How are you speaking with your inner voice about yourself? We’re not talking about the soliloquies. We’re talking about the little inner comments we make about everything we do or say. Our attitude toward ourselves is reflected in our self-talk. Attitude toward ourselves is just another word for self-esteem.
We are normally polite toward others, and we smile and encourage others when they fail.
But how polite are we toward ourselves? Do we encourage us when we failed?
Our inner voice speaks almost endlessly. What we have to be aware of are all the harmful words. Negative self-talk isn’t constructive. Our self-esteem needs genuine self-appreciation when we do something good and constructive criticism when we make mistakes.
Self-talk only seems to be hidden within us. In fact it’s visible to everyone through our self-esteem.
We have a certain picture of ourselves with which we try to define our attitudes, believes and opinions. This picture can be weak and fragile or strong and self-confident.
How we think about ourselves is called our self-concept.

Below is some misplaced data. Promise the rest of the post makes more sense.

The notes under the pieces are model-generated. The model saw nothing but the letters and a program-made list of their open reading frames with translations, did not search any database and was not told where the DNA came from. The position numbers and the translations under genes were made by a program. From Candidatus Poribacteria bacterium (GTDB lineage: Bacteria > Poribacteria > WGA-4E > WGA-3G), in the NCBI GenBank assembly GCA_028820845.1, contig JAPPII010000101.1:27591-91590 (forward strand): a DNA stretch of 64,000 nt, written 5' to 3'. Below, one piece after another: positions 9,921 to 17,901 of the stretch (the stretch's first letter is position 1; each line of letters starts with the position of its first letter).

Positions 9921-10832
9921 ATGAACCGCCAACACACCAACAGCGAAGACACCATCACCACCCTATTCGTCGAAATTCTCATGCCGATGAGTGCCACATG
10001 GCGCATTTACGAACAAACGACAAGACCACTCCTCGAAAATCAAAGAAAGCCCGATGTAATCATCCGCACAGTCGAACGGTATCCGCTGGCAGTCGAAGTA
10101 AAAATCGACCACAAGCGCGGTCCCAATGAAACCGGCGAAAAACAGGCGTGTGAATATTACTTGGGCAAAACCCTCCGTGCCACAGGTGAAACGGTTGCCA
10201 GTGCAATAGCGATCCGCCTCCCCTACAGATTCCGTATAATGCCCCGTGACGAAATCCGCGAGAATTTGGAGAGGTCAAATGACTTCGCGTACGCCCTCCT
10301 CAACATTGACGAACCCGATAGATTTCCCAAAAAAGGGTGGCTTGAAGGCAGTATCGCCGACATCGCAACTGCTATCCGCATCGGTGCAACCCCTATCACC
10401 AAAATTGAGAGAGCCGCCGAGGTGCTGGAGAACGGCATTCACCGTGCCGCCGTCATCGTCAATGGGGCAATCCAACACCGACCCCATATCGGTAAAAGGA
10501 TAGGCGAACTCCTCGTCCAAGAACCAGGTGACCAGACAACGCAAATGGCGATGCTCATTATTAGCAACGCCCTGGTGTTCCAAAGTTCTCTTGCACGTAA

To find out what your self-concept is answer questions such as “What do I want to reach in my life?” or “How successful am I in my life?”.
Self-concept isn’t the same as self-esteem even when both are closely linked to each other.
Self-esteem touches the emotional aspect of our self. The picture we have about ourselves is filled with feelings and impressions – and self-judgments.
To find out what our self-esteem is answer questions such as “Am I an important person for my job or family?” or “Do I have unshakable trust in my abilities?”.
With our self-esteem we judge our self-concept . With high self-esteem we judge ourselves honestly.
In quiet moments of life we can listen to our inner voice speaking about our self-concept and self-esteem and assuring us that both aren’t unalterable. Our self-concept grows through our life as well as our self-esteem. It’s up to us to give this growth the right direction.
When we integrate esteem in our life we experience an inner calmness which we also call serenity.